Homeland Security launches ‘Hack DHS’ bug bounty program
The Homeland Security Department has launched a bug bounty program that will allow hackers to report vulnerabilities in its systems in exchange for monetary prizes, the agency’s chief announced on Tuesday.
“We’re focused not only on protecting and enhancing the cybersecurity of the private sector and of the federal government writ large, but of course, we as a department have to lead by example,” Homeland Security Secretary Alejandro Mayorkas said during an appearance at the Bloomberg Technology Summit.
The effort, dubbed “Hack DHS,” will pay hackers between $500 and $5,000 for each flaw that is uncovered “depending on the gravity of the vulnerability,” he added.
A fixture in Silicon Valley and the private sector, bug bounty programs failed to gain traction inside Washington until the Defense Department launched the federal government’s first one in 2016.
“Hack the Pentagon” found nearly 140 previously unidentified vulnerabilities on some of the department’s websites and was quickly copied by the military branches.
The Pentagon’s success prompted congressional lawmakers to try to replicate it at other federal agencies, including the State Department. DHS established its first bug bounty pilot program in 2019 after a bipartisan bill was signed into law by former President Donald Trump.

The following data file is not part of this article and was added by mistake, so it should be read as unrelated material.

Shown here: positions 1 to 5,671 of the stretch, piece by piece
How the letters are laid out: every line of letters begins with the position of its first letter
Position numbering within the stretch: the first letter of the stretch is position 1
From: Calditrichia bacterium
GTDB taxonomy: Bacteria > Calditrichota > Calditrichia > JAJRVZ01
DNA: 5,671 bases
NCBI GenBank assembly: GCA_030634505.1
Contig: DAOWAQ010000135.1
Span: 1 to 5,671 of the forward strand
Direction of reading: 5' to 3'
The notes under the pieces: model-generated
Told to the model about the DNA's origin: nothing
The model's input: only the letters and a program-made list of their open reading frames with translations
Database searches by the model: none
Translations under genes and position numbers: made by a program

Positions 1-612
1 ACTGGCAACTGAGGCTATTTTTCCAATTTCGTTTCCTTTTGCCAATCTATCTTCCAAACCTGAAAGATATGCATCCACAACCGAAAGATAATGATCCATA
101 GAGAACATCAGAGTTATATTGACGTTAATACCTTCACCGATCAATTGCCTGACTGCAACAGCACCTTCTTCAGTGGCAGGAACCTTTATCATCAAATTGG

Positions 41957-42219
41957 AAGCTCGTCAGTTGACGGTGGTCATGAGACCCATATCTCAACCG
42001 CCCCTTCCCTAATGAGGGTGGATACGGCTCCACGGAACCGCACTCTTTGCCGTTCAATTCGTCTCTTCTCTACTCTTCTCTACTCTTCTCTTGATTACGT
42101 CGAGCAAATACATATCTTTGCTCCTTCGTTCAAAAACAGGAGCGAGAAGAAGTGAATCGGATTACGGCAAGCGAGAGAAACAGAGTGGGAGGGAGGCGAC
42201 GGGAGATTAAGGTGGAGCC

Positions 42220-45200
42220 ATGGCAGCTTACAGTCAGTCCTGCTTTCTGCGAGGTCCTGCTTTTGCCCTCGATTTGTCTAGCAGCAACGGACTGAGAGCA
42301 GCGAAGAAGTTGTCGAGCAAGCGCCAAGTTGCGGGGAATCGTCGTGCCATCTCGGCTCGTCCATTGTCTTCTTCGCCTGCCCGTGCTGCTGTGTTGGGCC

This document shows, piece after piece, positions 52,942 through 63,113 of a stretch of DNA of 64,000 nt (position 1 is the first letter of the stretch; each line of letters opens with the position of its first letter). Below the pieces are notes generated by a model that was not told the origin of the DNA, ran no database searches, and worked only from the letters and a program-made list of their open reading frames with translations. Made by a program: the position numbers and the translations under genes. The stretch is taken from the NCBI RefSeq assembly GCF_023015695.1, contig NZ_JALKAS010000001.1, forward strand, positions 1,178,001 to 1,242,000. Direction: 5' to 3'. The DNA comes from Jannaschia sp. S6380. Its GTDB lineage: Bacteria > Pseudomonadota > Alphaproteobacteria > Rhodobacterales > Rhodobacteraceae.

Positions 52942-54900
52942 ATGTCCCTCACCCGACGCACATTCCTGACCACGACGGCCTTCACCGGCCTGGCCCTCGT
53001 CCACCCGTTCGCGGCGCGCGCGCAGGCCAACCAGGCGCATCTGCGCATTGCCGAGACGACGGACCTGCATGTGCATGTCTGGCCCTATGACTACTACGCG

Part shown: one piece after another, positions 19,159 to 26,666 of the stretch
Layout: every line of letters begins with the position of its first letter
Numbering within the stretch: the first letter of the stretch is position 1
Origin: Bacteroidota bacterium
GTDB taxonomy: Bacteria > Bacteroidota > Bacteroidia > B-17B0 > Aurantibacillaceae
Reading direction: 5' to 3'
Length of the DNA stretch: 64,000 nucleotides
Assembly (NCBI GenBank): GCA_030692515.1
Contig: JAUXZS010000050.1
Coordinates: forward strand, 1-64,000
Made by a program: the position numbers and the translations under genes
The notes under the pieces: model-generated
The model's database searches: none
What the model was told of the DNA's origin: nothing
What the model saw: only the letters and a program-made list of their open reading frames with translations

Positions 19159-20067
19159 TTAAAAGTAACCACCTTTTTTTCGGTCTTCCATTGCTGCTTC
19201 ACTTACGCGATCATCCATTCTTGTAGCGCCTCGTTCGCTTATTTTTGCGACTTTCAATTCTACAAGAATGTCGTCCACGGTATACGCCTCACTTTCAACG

In separate statements, the bill’s co-sponsors — Sen. Rob Portman (Ohio), the top Republican on the Senate Homeland Security Committee, and Sen. Maggie Hassan (D-N.H.), who chairs the panel’s emerging threat subcommittee — said they were “pleased” DHS is making the bug bounty program permanent.
The effort will “ensure our federal government is better prepared to protect itself,” according to Portman.
Hassan said it is “imperative” that DHS systems can withstand cyberattacks.
In a statement, DHS said the bounty program would run in three phases throughout fiscal year 2022.
In phase one, hackers will perform “virtual assessments on certain DHS external systems.” The next phase will have participants take part in a live, in-person hacking event. The department will identify and review lessons learned and plan for potential future bug bounties in the final phase.
The program will run on a platform created by the Cybersecurity and Infrastructure Security Agency (CISA) and will be governed by several rules of engagement and monitored by the DHS Office of the Chief Information Officer, according to the department. DHS will verify any reported weaknesses within 48 hours.
Mayorkas said the program’s future would be “up to a new administration.”
“We’re going to see what we learn from it, what values we draw from it, and if, in fact, the value proposition so warrants, we will continue the program for as long as we can,” he said.